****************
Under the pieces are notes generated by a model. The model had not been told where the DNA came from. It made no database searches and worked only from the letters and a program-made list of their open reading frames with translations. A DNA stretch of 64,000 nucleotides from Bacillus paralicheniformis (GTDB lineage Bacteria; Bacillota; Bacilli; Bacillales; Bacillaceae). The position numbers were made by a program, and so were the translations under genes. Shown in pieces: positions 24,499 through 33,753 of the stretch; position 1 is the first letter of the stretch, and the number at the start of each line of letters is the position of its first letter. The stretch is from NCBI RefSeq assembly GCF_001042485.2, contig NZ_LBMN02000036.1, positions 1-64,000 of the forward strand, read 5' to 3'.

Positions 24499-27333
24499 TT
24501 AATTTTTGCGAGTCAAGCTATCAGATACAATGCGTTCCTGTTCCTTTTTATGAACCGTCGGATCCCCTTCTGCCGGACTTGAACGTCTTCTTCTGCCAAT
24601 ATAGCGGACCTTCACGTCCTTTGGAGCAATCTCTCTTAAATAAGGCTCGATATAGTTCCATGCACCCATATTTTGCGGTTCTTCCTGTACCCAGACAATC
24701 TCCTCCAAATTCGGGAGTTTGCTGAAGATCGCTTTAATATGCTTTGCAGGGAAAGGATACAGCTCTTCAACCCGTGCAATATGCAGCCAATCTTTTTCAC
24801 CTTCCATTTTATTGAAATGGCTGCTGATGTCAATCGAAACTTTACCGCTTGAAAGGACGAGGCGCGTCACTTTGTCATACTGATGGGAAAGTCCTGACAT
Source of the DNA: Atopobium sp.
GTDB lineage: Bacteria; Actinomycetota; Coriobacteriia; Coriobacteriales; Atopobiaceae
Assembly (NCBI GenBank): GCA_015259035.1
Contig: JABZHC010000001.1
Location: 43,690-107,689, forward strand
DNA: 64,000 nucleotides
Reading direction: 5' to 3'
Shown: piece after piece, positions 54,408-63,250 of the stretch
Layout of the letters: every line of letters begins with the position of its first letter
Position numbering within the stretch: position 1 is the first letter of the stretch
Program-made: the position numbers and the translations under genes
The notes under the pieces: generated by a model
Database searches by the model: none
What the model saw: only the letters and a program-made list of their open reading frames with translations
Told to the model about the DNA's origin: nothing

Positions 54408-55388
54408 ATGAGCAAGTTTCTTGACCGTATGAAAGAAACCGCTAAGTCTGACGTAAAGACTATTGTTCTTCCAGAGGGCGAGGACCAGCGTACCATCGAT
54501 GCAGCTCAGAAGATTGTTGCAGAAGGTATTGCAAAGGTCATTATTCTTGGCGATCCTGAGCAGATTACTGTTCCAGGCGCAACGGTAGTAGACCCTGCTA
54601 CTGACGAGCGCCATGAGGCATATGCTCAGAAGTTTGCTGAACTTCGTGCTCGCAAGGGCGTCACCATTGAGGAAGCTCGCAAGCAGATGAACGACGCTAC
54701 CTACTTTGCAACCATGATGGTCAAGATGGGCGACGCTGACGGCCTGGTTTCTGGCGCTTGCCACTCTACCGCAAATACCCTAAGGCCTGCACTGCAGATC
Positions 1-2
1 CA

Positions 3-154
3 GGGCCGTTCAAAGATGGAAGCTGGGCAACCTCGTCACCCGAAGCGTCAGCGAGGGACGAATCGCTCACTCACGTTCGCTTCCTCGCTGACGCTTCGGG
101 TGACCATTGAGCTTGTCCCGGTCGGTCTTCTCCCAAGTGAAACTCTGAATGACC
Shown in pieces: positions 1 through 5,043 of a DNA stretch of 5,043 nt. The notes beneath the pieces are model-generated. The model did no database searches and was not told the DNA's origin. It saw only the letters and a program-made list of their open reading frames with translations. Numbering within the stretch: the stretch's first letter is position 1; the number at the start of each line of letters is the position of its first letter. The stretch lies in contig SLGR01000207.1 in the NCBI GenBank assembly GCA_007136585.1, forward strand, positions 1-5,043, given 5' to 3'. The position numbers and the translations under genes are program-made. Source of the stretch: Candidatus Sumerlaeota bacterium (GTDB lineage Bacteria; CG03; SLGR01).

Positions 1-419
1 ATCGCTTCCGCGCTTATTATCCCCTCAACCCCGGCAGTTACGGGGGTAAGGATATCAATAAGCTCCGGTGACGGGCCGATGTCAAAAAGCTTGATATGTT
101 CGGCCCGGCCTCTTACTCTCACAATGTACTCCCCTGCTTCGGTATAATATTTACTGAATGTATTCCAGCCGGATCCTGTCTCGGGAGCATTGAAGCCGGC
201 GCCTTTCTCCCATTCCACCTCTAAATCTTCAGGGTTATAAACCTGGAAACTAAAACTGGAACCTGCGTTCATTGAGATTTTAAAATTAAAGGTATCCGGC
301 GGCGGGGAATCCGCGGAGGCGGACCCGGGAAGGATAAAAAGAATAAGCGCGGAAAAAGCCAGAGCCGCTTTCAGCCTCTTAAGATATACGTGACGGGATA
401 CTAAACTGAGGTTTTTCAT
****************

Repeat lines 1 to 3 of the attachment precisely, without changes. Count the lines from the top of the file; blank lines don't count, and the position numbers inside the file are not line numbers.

Under the pieces are notes generated by a model. The model had not been told where the DNA came from. It made no database searches and worked only from the letters and a program-made list of their open reading frames with translations. A DNA stretch of 64,000 nucleotides from Bacillus paralicheniformis (GTDB lineage Bacteria; Bacillota; Bacilli; Bacillales; Bacillaceae). The position numbers were made by a program, and so were the translations under genes. Shown in pieces: positions 24,499 through 33,753 of the stretch; position 1 is the first letter of the stretch, and the number at the start of each line of letters is the position of its first letter. The stretch is from NCBI RefSeq assembly GCF_001042485.2, contig NZ_LBMN02000036.1, positions 1-64,000 of the forward strand, read 5' to 3'.

Positions 24499-27333
24499 TT